Consequently, as Canada’s opening match in a potentially exciting tournament, this will be no pushover. Buydens experience and leadership will be amply complimented by World Cup veterans Nick Blevins, Gordon McRorie, Ray Barkwill, Djustice Sears-Duru and Phil Mackenzie. These six individuals provided plenty of character to the Canadian challenge at the World Cup and Phil Mackenzie lit up the tournament on several occasions for Canada just as he did in the Pacific Nations Cup earlier in the year. Mackenzie’s talents have been clearly recognized in his professional career at Sale Sharks in the English Premiership and Canada is lucky that Sale have released him to participate in this tournament. With this wealth of experience an exciting batch of Canadian new caps should benefit greatly from the exposure that this new tournament will provide Canadian players on an annual basis.
As it is such a new look Canadian side it is hard at this stage to really make much of a prediction as to how they will perform. The above mentioned veterans should lend some real structure to Canada’s challenge against Uruguay coupled with the coaching successes that Francois Ratier has had with the Women’s team. As I mentioned on several occasions last year if Canada needs a winning culture then look no further than the Women’s team, hence the appointment of Francois Ratier as interim coach is a huge bonus. Add to this the fact that Jamie Cudmore, of French rugby giants Clermont-Ferrand, is now the forwards Coach for this tournament and this group of raw recruits should be in capable and experienced hands. Hooker Ray Barkwill like his Captain Buydens is a tiger in the forwards and his experience will be of enormous benefit to his younger colleagues, while Djustice Sears-Duru is rapidly causing a stir as a powerful front-rower. So plenty of experience and ability sprinkled in amongst the youth of the rest of the forwards. Meanwhile in the backs, Gordon McRorie has proved capable with the boot and reliable under pressure at scrum half despite having an inconsistent record of goal kicking last year. As mentioned already, Phil Mackenzie lit up both the Pacific Nations Cup and World Cup last year in a Canadian jersey and expect more of the same from him in this tournament. Lastly, center Nick Blevins scored some of Canada’s best tries in the Pacific Nations Cup last year and along with Mackenzie adds some real quality and experience to a youthful new look Canadian back line.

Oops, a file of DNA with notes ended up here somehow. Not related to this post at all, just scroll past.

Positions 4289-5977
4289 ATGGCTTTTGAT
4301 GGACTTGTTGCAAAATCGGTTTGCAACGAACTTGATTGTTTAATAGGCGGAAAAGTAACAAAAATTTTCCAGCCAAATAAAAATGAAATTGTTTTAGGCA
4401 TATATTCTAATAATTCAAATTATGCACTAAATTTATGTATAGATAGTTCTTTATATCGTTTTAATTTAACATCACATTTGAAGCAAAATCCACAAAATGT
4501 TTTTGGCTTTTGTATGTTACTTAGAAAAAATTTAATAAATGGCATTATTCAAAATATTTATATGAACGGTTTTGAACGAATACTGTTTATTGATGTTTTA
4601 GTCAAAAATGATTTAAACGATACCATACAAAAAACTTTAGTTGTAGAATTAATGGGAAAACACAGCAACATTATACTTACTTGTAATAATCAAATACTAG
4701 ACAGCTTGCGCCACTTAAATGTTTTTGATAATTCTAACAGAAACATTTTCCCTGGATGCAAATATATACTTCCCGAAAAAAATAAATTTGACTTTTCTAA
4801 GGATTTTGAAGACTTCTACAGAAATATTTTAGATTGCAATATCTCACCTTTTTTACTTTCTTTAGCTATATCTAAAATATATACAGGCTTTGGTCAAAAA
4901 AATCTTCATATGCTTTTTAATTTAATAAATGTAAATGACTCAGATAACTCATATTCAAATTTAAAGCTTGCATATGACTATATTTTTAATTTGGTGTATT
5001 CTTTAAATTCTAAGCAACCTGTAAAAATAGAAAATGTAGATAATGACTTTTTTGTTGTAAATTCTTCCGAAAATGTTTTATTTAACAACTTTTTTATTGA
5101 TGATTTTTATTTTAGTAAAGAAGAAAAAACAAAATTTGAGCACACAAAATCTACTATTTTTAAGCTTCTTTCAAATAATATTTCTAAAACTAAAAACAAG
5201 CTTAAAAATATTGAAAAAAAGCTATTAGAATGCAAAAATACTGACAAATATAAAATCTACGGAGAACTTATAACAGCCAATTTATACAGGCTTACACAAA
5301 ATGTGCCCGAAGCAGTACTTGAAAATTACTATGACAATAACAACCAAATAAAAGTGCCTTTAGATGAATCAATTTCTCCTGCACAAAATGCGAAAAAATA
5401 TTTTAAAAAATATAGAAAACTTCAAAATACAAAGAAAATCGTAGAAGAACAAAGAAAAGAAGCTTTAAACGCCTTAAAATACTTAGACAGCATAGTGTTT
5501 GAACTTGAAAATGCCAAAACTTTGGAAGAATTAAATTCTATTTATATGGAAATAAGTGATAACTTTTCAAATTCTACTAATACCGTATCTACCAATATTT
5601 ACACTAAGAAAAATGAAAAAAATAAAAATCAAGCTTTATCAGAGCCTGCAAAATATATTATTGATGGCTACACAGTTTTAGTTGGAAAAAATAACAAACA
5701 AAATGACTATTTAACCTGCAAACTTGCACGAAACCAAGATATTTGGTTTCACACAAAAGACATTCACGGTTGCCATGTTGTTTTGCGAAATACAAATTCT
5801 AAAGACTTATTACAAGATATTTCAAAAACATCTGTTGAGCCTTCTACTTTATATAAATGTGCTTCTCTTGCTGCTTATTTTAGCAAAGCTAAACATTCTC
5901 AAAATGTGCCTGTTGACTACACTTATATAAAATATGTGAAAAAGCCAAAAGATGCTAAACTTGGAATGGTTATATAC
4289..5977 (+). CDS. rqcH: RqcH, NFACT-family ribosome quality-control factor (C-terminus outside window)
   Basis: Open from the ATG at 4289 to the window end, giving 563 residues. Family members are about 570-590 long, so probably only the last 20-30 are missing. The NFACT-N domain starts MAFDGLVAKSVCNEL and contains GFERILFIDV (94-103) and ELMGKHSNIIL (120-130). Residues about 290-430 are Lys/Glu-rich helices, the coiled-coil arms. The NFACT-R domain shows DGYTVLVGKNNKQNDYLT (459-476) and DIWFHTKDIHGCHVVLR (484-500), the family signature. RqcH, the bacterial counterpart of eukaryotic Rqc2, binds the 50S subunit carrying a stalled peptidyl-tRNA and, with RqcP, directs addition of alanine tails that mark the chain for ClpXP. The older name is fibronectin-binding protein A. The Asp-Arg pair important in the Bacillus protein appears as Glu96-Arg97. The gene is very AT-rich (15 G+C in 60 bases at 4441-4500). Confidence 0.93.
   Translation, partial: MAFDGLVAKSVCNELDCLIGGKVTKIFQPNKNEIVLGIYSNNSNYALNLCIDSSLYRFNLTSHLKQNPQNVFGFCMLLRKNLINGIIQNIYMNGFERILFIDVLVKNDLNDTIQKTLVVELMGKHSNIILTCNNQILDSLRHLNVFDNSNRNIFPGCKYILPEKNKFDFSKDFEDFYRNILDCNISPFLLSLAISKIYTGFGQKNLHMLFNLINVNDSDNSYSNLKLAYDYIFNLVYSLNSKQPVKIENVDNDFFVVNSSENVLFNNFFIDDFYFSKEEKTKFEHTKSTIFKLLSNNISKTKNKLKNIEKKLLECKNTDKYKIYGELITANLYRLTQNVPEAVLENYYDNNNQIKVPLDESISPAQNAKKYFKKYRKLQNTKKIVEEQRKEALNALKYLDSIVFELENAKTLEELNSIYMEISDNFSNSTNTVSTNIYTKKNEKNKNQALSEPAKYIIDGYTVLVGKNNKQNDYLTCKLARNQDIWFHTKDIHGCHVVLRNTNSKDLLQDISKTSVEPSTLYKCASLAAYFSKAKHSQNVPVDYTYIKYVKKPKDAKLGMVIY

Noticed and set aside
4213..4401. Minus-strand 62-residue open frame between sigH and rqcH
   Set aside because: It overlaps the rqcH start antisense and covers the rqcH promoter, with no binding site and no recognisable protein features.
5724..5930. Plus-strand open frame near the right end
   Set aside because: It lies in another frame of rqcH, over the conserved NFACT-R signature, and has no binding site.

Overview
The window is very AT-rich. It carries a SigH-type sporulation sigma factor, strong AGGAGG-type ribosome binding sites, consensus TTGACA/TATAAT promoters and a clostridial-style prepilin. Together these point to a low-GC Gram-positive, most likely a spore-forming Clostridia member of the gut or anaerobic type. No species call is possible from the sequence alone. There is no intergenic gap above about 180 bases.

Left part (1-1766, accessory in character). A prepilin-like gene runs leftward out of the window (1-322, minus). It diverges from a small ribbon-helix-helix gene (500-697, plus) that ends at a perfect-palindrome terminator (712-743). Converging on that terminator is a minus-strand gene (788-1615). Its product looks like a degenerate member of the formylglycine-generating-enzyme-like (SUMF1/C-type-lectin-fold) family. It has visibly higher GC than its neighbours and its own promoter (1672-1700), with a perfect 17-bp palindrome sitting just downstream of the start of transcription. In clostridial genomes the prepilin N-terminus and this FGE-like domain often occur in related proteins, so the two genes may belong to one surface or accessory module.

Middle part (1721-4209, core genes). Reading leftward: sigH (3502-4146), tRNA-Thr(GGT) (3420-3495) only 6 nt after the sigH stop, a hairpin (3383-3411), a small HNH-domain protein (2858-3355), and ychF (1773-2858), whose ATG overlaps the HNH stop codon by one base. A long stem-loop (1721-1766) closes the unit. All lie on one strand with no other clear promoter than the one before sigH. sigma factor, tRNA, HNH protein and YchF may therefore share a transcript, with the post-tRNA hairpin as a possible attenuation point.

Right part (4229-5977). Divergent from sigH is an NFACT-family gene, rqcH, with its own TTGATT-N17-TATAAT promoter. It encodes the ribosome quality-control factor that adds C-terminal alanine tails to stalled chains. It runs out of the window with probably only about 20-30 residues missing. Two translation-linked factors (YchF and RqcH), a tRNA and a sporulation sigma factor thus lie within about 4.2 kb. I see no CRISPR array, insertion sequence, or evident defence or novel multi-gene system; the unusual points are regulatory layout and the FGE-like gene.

In short, can Canada win on Saturday in Langford? For me the answer is an unequivocal yes. It won’t be easy and at times is likely to be very close as Uruguay are no pushover by any stretch of the imagination. Australian Coach Michael Cheika gave his stamp of approval to a promising Uruguayan side last year at the World Cup and like Canada this is an exceptionally youthful team with great promise for the future. However, home advantage for Canada and a side desperate to rebuild and move on from a year that ultimately provided more heartache than most would care to remember in their rugby careers, should be enough motivation for Canada to get the job done and emerge the winners. A strong win on Saturday should build the self belief and confidence this young squad needs to face a much greater challenge of taking on their nemesis team of the last two years on the road, the USA Eagles. It should be a good game and the sight of Captain Hubert Buydens constantly being the last man standing should inspire his charges to make this first outing of a new phase in Canadian rugby one to remember and one that sets the tone for the build up to Japan 2019.